Malaysia to Amnesia

I have been hearing this demand from many film lovers that they wish to see an out-and-out comedy movie these days as every film released on OTT platforms was thrillers. Well, that demand is a genuine one as in these challenging times we really need some movies that can cheer us up. Radha Mohan’s new comedy Malaysia to Amnesia is actually an attempt to grab some space in that slot, but what you end up watching is a comedy that you will just giggle and forget. And I feel that giggle also comes from our desperation to laugh rather than the creative writing.

Arun, a Chennai-based textile owner, is our central character. He is married to Sujatha and has a child. He has this extramarital affair with a girl named Bhavana, who lives in Bangalore. One day Arun decides to go and spend some time with Bhavana, and at home, he lies that he is going to Malaysia for a business trip. But coincidentally, the Malaysian flight got disappeared that night, and now Arun has this mammoth task of convincing his family about how he managed to “escape.” What you see in the movie are those efforts.

The premise seems to be interesting for a situational comedy. But when you can see the movie not having enough flesh to give a solid structure to the skeleton, it starts to feel fragile. That’s the problem with Malaysia to Amnesia. It is very evident that they shot this movie within the constraints of the new normal. But it felt like a movie that was made out of desperation rather than a creative explosion. Tamil movies a while ago used to have these Vadivelu-Vivek-Senthil sidetrack comedy scenes, and the witty sequences in Malaysia to Amnesia somewhere fall in that category even though it managed to blend in with the already silly plot.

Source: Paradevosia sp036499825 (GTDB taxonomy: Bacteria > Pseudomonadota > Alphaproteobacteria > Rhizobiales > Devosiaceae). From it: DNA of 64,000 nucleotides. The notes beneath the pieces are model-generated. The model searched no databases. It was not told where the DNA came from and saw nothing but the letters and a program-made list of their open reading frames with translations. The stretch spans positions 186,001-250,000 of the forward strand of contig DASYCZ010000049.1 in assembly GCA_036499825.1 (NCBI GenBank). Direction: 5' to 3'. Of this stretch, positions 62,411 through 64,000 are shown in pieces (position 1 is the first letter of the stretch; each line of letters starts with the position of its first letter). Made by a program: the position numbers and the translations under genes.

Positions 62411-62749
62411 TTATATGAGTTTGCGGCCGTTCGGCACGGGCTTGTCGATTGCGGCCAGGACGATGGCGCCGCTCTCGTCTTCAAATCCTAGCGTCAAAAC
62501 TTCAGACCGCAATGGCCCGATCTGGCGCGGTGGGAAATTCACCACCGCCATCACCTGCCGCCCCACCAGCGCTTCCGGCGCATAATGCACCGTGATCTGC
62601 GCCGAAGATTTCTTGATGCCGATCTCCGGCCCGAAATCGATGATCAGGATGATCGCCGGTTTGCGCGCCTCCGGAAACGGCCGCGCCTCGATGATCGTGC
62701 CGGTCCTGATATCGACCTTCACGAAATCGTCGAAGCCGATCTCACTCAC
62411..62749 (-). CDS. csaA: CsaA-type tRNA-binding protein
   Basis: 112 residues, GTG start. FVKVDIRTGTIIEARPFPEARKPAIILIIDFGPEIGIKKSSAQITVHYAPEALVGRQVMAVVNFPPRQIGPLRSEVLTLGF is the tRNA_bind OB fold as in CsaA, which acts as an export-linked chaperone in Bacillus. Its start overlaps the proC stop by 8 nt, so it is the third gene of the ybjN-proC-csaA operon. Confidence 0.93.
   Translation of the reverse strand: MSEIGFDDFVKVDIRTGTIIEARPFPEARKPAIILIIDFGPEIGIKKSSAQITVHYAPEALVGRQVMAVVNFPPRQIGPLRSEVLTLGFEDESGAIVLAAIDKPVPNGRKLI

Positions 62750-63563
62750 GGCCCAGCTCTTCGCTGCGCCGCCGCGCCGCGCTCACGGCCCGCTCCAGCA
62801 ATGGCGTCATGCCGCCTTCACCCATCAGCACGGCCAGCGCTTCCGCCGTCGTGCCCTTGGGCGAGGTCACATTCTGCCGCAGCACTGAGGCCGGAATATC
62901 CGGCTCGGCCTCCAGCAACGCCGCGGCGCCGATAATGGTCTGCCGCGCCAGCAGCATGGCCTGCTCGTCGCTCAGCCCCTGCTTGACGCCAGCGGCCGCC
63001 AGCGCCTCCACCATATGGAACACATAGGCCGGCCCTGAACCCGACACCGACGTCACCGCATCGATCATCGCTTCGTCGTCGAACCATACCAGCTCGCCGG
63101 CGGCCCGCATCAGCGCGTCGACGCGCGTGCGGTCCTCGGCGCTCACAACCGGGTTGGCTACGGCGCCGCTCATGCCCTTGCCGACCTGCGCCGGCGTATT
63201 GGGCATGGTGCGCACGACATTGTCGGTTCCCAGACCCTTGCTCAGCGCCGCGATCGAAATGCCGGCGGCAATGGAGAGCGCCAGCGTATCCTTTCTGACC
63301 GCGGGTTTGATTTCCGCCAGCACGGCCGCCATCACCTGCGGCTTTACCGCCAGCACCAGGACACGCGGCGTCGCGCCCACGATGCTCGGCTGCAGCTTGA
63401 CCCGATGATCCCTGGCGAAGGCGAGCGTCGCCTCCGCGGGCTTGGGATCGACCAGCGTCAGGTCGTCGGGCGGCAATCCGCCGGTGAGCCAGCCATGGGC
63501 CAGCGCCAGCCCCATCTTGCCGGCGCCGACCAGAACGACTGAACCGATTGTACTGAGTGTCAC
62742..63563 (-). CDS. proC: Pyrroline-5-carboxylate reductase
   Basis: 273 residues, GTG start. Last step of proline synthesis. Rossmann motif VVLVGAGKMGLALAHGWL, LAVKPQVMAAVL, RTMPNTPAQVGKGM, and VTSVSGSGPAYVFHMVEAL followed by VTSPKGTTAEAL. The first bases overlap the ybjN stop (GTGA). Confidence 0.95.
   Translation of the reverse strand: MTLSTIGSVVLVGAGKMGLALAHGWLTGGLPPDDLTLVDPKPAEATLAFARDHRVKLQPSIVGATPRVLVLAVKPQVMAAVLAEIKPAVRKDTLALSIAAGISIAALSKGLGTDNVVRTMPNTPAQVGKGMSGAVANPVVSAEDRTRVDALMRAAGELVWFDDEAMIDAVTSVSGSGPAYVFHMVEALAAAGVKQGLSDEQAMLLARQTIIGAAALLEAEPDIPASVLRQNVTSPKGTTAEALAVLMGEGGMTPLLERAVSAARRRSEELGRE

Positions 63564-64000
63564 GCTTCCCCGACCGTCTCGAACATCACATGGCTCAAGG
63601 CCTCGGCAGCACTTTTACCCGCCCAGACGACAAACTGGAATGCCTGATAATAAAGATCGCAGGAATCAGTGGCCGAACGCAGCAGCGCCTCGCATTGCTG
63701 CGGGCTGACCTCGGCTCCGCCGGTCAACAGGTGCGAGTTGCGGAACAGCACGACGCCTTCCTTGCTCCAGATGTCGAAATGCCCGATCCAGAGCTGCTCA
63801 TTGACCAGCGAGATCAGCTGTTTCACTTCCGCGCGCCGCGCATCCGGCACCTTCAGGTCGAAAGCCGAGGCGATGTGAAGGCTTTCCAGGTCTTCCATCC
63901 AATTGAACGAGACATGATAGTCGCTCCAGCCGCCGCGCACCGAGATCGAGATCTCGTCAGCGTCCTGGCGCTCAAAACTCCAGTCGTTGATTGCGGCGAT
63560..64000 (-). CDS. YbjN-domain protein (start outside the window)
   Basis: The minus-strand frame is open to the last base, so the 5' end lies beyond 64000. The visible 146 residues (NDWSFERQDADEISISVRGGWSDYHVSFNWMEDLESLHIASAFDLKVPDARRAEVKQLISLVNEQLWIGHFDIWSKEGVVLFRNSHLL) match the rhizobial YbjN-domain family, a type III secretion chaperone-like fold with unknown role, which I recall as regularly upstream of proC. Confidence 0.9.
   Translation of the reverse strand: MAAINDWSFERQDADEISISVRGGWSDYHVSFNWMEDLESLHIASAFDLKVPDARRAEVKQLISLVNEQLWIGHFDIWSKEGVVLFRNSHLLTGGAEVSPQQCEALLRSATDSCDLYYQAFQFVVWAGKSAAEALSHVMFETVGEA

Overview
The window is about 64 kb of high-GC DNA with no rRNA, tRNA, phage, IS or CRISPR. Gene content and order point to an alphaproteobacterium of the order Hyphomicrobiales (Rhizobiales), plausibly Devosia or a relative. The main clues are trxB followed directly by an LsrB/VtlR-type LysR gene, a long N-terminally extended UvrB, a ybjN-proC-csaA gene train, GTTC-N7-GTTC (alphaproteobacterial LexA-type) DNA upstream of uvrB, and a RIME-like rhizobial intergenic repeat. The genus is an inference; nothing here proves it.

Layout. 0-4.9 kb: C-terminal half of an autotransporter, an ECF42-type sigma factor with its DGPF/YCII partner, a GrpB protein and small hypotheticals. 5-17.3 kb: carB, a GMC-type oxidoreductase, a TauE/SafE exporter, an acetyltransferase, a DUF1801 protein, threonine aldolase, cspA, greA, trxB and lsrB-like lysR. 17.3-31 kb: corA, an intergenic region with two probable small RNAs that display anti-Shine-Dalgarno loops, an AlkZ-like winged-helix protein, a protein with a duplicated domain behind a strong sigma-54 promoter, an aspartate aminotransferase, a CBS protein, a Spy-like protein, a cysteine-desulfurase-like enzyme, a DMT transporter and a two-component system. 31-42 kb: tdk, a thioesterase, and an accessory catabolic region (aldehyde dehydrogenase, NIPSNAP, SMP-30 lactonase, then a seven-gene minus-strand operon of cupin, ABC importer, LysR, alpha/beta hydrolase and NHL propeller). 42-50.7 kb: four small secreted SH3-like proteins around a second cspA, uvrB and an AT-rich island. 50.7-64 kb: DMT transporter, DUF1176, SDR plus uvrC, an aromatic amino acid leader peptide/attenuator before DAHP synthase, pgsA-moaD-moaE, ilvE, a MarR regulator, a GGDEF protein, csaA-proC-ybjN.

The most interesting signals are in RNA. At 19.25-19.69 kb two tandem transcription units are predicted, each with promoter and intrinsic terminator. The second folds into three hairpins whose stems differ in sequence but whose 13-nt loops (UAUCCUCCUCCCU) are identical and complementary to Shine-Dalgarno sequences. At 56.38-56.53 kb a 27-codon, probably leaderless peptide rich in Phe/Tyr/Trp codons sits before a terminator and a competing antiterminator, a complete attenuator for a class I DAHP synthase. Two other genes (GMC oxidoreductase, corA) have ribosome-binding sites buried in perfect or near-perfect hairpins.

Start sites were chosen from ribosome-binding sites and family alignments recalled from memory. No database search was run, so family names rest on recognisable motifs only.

Sathi Leelavathi, Masti, Chandrettan Evideya, and so many more movies are already there in this space which deals with this cheating husband getting into trouble and later realizing how loving his wife is. But what made most of them interesting was the engagement factor in the writing which kept us curious about the next move. Here those moves are too eccentric. I am not looking for logic here. We do get a sense that realism is not the intent of the movie. But some of the subplots or pointless sequences are so bizarre that you can sense the makers struggling really hard to include content (The whole Maya Akka chapter is one example). The movie starts off giving us a feeling that we are in for a Venkat Prabhu movie. But slowly, towards the end, when the “goodness” starts to kick in, we will get this assurance that it is, after all, a Radha Mohan movie.

To motivate Vaibhav, Radha Mohan has made Karunakaran’s character praise his acting skills multiple times in the movie. And yet, he is struggling to get into the grooves of the comedy. Karunakaran is trying his best to give life to the poorly written jokes, and to an extent, that’s what makes the movie slightly engaging. MS Bhaskar’s uncle character is supposed to be annoying. While the writing makes sure that he feels annoying to the viewers, Bhaskar manages to find a few moments to display his acting skills. Vani Bhojan plays the role of the highly gullible typical homemaker.

Malaysia to Amnesia is a kind of nothing movie. I won’t say I hated this movie. Because hate comes from a different place, this one cannot create any sort of emotions in you. You and they got bored, they decided to make a movie, you decided to watch the film, and ultimately you paid the price (literally and figuratively).

Final Thoughts

You and they got bored, they decided to make a movie, you decided to watch the film, and ultimately you paid the price (literally and figuratively).


Green: Recommended Content

Orange: The In-Between Ones

Red: Not Recommended


By Aswin Bharadwaj

Founder and editor of Lensmen Reviews.